station zonsopkomst
Sunrise or sunset for the European railways? (Photo: Preston Foster | Unsplash)

Travelling by train within Europe was the Green Deal’s plan. Three years later, train travel is ‘the best advertisement for flying’. Do European trains still have a future?

Lees in het Nederlands

Even Omio is giving up. After looking for a train journey from Amersfoort to Florence for a while, the new travel planner switches to a listing of flights that cover the distance in two hours for a few hundred euros. We also looked for airports nearby it says. Thus, the good intentions evaporate very easily.

Booking a train trip abroad is quite a puzzle, the NRC newspaper recently noted in its article entitled Trains across Europe: the best advertisement for flying. In the article it states, ‘once travelling, delays and missed connections are almost inevitable’. Why does reality align so poorly with the intentions of the 2020 European Green Deal (see text box below)?

High expectations, lower performance

“Covid,” says Dr Niels van Oort, co-director at the Smart Public Transport Lab at the Faculty of Civil Engineering and Geosciences. “Before Covid, trains largely ran on schedule. But during Covid, trains had to keep running even though there were hardly any passengers. That was disastrous for the business model. And when Covid was over, the number of passengers did not come back by a long shot. Added to that was a staff shortage so the quality of the public transport after Covid failed to be what it was before.”

‘Negative experiences have a disproportionate effect on our perceptions’

“I think there is a big mismatch between what people expect and what European railways can offer,” adds his colleague Prof. Oded Cats. He is the other co-director at the Smart Public Transport Lab.

He sees that more and more people want to travel by rail rather than by plane for climate reasons, and that drives up expectations. “But the reality is that many of Europe’s crucial connections are not yet ready. Connections make all the difference. Last week, for instance, I had to go to Lyon. There is an excellent connection between Lyon, Paris and Rotterdam, and the trip went entirely as planned. Often things go well, but negative experiences have a disproportionate effect on our perceptions.”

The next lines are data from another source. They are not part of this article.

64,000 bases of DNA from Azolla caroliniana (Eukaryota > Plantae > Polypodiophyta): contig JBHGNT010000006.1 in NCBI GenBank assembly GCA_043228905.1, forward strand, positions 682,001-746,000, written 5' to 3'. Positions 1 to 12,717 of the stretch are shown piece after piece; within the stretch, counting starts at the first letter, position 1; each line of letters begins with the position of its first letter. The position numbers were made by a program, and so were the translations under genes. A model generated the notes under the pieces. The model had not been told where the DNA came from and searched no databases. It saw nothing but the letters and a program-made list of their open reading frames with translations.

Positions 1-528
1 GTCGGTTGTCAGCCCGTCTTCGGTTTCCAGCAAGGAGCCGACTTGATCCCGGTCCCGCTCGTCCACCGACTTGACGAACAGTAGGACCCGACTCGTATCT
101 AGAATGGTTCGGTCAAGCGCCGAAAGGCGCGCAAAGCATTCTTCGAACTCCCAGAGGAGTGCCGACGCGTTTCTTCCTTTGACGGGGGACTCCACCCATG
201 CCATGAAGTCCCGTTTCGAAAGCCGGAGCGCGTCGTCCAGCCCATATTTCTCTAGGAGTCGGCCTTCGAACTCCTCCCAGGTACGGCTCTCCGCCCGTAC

Many other international routes suffer from national differences in track gauge, voltage on the overhead wires, and different safety systems. It is not always necessary to change trains at borders, but trains on a European route do have to be able to handle different standards in voltage and security systems.

Interaction with national train traffic also differs from country to country, says Cats. In France and Spain, international lines have their own infrastructure. In Germany, this is not so much the case, making national and international trains more likely to get in each other's way. “And then a delayed international connection does not have the highest priority for national traffic control between commuter trains and freight,” he says.

If something goes wrong with your train journey, who takes care of you?’

“A lot of attention is being paid to the failure of international rail links at the moment,” notes Van Oort. “In aviation, not everything goes according to plan either, but the service is often good with free food and drinks, or a hotel stay. But if something goes wrong with your train journey, who takes care of you? Often no one. The rail sector could learn a thing or two from that.”

Follow the track

Cats reiterates the importance of good connections. “A better connection attracts more travellers, which in turn influences where people want to go, which generates new traffic.” As an example, Cats cites succesful Dutch provider European Sleeper, which operates sleeper trains between Brussels to Berlin and Prague via Amsterdam.

“We want to do more research on this aspect over the next five years,” Van Oort says. “Compared to all the data on national public transport, international public transport comes off worse.”

  • The TU Delft Smart Public Transport Lab will celebrate its first anniversary on Friday 17 November. Over the next five years, the lab will focus on inclusive mobility and shared mobility in addition to international public transport.


Green Deal recommendations

In a 2020 report, the EU Agency for Railways describes how the European railway system could work better:

  • Connect major urban areas in Europe by rail.
  • Connect the top 30 airports to the rail network.
  • Develop a European network of night trains.
  • Eliminate railway bottlenecks.
  • Promote an industrial railway policy.
  • Create a European traffic control for the railways.
  • Funding for rail projects.